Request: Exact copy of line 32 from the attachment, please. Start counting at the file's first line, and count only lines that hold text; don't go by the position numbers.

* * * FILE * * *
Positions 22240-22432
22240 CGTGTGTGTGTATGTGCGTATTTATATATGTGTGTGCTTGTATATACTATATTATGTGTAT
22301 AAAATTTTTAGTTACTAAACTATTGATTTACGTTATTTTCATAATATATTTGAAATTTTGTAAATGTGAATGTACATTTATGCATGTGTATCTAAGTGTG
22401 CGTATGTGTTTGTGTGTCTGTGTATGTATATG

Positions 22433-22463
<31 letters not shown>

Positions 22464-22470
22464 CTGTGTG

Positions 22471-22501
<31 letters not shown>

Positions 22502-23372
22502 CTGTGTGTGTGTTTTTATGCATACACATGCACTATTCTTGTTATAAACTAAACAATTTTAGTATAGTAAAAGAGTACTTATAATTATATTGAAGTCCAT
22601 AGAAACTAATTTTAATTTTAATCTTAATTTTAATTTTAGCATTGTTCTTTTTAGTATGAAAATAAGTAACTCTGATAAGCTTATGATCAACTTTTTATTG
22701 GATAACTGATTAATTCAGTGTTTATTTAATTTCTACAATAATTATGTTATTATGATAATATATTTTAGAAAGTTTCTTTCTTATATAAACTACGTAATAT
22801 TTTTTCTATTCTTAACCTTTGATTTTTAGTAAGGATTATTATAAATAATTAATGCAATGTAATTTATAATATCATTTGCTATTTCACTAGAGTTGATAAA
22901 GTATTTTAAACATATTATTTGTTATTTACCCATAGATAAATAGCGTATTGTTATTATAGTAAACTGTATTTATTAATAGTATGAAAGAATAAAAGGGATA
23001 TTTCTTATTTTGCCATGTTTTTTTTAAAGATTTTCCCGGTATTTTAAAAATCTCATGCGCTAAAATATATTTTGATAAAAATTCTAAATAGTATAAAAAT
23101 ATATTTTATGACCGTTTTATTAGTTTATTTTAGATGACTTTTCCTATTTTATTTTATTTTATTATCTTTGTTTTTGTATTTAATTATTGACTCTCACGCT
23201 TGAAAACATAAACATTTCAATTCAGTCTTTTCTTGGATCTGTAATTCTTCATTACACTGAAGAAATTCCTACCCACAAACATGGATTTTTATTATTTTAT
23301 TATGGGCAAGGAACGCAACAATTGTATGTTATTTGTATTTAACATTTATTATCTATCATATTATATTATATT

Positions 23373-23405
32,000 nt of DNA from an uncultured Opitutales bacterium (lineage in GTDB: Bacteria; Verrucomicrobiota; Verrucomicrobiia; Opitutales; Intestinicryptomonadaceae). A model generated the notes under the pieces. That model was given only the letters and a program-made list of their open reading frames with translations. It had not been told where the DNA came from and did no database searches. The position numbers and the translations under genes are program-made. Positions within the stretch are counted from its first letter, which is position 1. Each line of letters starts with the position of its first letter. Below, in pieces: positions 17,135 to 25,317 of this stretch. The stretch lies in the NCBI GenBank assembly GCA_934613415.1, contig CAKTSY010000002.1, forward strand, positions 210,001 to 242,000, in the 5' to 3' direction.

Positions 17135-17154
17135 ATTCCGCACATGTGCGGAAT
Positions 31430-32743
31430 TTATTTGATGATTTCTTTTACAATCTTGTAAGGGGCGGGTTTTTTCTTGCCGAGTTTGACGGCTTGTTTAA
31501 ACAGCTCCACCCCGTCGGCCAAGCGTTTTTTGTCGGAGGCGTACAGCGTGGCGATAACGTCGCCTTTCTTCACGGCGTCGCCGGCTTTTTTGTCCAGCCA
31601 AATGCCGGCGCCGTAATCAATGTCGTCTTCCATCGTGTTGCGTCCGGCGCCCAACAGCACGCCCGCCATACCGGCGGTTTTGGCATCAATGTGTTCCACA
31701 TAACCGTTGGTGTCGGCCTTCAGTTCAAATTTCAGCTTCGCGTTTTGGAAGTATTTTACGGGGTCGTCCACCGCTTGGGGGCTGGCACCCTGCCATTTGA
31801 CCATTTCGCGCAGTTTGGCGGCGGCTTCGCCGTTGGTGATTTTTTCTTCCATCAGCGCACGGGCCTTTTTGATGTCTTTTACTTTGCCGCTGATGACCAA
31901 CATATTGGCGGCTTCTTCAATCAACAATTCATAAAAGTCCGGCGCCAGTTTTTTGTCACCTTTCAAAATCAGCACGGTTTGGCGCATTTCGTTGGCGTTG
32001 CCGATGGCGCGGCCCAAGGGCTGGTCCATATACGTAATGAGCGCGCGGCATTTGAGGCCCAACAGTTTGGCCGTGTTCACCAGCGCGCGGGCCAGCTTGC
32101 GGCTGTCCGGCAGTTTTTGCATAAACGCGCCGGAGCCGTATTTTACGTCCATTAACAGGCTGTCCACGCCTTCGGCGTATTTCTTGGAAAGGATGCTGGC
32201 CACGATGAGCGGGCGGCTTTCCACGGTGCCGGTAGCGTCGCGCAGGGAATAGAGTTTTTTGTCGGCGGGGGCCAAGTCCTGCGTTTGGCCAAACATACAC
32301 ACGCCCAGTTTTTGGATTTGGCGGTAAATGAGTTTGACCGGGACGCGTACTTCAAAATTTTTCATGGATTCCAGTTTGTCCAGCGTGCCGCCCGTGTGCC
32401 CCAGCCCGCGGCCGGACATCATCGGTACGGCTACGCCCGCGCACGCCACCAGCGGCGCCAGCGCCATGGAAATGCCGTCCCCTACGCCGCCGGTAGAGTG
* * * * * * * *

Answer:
32001 CCGATGGCGCGGCCCAAGGGCTGGTCCATATACGTAATGAGCGCGCGGCATTTGAGGCCCAACAGTTTGGCCGTGTTCACCAGCGCGCGGGCCAGCTTGC